“Space Force” Trademark Controversy Highlights Why Timing Matters

Astronaut in space

Timing is everything when it comes to registering trademarks. Case in point: “Space Force.” Two legally exist right now. One is the sixth U.S. military branch, currently under the Department of the Air Force. The other is the Netflix comedy series starring Steve Carrell.

While it’s unintentionally humorous that a satirical TV show with the same name debuted before the actual U.S. Military branch became operational, the trademark controversy is no laughing matter. There could be a problem when Netflix and the U.S. Government sell merchandise with the name “Space Force”.

This “space race” has Netflix in the lead

In 2018, Donald Trump announced plans for a U.S. Space Force. Congress approved funding in late 2019, and the Netflix series debuted in late May 2020. But according to reports from The Hollywood Reporter, Netflix filed for trademark applications in January 2019 and proceeded with filings in Australia, Mexico, and parts of Europe. The Air Force, meanwhile, has a single, pending application in the U.S. for an “intent to use.”

It doesn’t seem as though the U.S. Military or Netflix is concerned for one being confused for or sponsored by the other. However, there’s a potential conflict with merchandising.

Who gets to sell “Space Force” goods? “Although the United States operates on what’s called a ‘first-to-use’ trademark registration system, where priority is based on actual use in commerce rather than who gets to the U.S. Patent and Trademark Office first, many other countries operate on a ‘first-to-file’ basis,” the Hollywood Reporter notes.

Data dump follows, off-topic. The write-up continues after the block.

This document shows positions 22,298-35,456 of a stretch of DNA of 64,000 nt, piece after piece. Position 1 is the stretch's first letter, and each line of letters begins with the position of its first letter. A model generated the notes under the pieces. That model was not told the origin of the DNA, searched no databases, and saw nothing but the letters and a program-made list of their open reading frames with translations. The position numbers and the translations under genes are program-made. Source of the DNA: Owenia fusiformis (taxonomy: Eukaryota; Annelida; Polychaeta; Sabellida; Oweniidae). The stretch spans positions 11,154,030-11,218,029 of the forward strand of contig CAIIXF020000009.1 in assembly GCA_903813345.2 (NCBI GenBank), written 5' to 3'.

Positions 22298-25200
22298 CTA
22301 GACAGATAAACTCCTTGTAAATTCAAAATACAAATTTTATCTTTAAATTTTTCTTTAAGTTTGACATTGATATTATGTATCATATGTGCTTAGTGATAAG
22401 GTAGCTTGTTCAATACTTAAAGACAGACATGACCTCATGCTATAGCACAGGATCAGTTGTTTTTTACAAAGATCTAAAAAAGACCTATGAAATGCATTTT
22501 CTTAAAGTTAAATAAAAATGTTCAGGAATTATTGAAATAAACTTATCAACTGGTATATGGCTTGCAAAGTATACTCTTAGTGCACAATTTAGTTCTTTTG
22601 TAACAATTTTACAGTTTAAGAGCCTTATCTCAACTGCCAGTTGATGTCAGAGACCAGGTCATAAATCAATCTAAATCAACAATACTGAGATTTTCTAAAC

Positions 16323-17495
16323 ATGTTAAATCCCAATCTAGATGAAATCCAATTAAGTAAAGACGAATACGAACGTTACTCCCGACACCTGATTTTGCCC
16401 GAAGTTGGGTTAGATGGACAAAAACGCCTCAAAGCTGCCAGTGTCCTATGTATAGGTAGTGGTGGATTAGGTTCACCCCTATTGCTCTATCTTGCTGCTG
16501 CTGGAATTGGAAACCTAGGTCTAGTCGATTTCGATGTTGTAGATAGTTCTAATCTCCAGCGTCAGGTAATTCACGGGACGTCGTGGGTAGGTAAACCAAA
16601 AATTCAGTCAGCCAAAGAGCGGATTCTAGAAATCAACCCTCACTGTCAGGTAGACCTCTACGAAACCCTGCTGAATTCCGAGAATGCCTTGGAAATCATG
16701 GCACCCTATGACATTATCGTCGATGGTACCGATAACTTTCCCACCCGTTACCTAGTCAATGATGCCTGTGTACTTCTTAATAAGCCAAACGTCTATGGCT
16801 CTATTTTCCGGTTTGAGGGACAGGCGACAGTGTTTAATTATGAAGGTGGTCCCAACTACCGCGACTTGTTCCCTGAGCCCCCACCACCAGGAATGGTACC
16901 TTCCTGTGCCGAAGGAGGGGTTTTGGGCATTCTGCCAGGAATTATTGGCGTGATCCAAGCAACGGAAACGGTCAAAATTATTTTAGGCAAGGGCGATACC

Military-related trademark controversies

We’ve been here before. The question is, will the U.S. Military go there again? Here’s a brief but fascinating history of some of its recent trademark cases.

  • Between 1995- 2005: Paramount Pictures applies to register “JAG” six times over the ten year period the CBS series was on the air. The applications were not opposed by the U.S. government.
  • 2007: The U.S. Department of Defense issues a directive establishing a branding and trademark licensing office.
  • After 2007: The number of times the military applies for trademark registrations grows tremendously, with applications for everything from “Special Forces” to “NORAD tracks Santa.”
  • 2011: The U.S. Navy registers JAG-related marks.
  • May 2011: Days after the death of Osama bin Laden, Disney applies for registration on “Seal Team 6” for entertainment, clothing, footwear, and headwear. Disney abandons its pursuit upon public outcry.
  • 2017: The U.S. Army files a notice of opposition with the Trademark Office against the Golden Knights, the Las Vegas National Hockey League team, over its use of the service’s elite parachute unit’s name and similar branding. The two eventually came to a trademark “coexistence agreement.”
  • 2017: The Marine Corps takes on Disgruntled Decks, a “Cards Against Humanity”-style game filled with inside jokes and crass humor. Disgruntled Decks had included the Marine Corps name and insignia in some of its playing cards. Officials found the content to be disrespectful to women in the military. The company subsequently removed the Marine Corps name and insignia from their decks.

The bottom line

Successful trademarking is about timing with a capital T. There are major financial gains or consequences to the “What’s in a name?” game. Be sure to approach the filing process carefully. Let’s have a conversation to help you proceed quickly and correctly.


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